My mom's on a low sodium/potassium diet for kidney issues, and it's the potassium that's particularly hard - it's intrinsically in so many disparate things, plus low sodium versions of seasonings tend to use potassium salts instead of sodium salt.

Should vindaloo be sweet?

The recipe I use has a very small bit of sugar added at the end. It definitely doesn't come out sweet, but it does improve the flavour.

I would also expect 4/5 star heat to be a lot more than mildly spicy...

Rice Cooker Fail!

I find that adding a tiny bit of oil helps the texture as well - a trick I learned from a Chinese restaurant owner.

Short grain rice tends to be more starchy, so it helps to wash the rice well before cooking, or soaking in a few changes of water. Longer grain rice will be less starchy, and less likely to be sticky.

As an aside - the higher end department stores where I live sell $1000 (US) rice cookers. As in, multiple models and brands at that price point. I'm kind of curious about what those actually do.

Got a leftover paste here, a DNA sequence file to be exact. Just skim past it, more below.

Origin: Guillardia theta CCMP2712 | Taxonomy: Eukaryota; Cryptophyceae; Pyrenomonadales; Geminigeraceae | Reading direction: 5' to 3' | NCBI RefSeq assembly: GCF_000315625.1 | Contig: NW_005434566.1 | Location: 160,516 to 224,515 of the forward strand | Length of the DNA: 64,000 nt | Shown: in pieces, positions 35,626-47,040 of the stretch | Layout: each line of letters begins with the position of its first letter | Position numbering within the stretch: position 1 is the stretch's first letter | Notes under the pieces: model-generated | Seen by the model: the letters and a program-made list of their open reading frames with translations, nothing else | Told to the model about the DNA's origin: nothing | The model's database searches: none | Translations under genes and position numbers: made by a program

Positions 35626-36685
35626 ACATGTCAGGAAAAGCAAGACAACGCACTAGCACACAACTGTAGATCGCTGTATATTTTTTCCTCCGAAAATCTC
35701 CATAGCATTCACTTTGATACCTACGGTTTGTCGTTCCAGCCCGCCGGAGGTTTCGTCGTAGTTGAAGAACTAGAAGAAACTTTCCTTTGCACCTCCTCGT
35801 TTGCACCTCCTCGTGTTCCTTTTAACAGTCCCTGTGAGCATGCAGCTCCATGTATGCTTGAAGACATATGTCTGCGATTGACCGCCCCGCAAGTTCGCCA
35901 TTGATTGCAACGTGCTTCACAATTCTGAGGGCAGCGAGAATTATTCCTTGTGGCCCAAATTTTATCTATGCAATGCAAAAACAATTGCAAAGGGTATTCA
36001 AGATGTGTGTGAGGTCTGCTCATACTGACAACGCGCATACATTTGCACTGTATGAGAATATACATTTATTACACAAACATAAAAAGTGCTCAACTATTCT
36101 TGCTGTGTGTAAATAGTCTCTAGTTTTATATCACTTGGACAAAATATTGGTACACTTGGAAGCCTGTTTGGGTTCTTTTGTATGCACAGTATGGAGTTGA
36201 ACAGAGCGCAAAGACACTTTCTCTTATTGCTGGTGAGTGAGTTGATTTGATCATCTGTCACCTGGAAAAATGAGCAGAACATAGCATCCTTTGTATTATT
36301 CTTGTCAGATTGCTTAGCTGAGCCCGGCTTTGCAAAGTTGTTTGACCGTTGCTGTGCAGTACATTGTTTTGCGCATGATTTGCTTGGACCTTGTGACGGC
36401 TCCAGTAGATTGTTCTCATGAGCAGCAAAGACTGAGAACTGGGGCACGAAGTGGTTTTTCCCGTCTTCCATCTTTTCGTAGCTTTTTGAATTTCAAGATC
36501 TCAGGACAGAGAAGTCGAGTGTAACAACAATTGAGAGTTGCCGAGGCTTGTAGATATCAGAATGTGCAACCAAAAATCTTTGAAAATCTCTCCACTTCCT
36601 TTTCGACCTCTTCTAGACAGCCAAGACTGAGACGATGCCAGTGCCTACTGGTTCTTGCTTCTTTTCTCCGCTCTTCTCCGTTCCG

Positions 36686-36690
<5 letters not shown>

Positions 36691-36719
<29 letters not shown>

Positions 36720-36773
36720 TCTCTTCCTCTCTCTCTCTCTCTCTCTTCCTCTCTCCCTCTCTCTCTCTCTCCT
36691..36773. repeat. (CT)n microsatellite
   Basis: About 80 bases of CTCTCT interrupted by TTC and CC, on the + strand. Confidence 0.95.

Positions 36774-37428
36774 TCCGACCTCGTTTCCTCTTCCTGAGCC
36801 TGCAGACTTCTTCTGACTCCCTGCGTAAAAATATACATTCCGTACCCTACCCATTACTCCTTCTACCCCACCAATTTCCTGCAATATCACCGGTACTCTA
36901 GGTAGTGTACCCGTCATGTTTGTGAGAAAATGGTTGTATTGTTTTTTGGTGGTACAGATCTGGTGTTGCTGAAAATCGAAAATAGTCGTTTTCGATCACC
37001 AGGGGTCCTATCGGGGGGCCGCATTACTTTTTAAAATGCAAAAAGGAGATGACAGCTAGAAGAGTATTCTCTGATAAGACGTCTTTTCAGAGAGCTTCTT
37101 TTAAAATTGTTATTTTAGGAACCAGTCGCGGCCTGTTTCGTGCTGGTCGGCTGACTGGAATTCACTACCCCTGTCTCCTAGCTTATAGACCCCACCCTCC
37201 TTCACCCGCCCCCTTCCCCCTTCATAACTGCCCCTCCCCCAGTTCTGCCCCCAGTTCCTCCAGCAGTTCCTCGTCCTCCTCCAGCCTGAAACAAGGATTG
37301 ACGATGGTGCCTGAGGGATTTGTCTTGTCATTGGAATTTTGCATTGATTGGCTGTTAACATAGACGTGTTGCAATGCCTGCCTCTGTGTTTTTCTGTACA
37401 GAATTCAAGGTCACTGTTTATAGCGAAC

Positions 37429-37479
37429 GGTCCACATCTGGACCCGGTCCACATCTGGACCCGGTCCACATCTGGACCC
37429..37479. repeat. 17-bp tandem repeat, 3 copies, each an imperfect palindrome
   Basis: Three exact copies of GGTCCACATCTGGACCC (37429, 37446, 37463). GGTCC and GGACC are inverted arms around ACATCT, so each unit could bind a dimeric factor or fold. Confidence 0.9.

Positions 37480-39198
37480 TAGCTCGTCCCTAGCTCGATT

Mar 12, 2015
tastesgoodwhatisit in Cookware

How to improve intensity of flavour in chili con carne?

I agree that five onions sounds like a lot for a pot of chili. I'd typically use one large onion.

I'd add diced garlic, and powdered cumin - commercial chili powder is typically made with cumin, garlic and oregano, as well as dried chilis and salt. I think I'd also lightly roast the dried peppers, then grind them, rather than boiling and pureeing. I usually use canned tomatoes, as well, which add a lot of flavour. If you're just using onions, meat and spices, you will definitely need enough spices, and in the right proportions, to get chili rather than meat with brown sauce.

Dark beer or cocoa powder are sometimes added to intensify the flavours, but that's more of a subtle effect.

Chicken stock isn't gelatintous?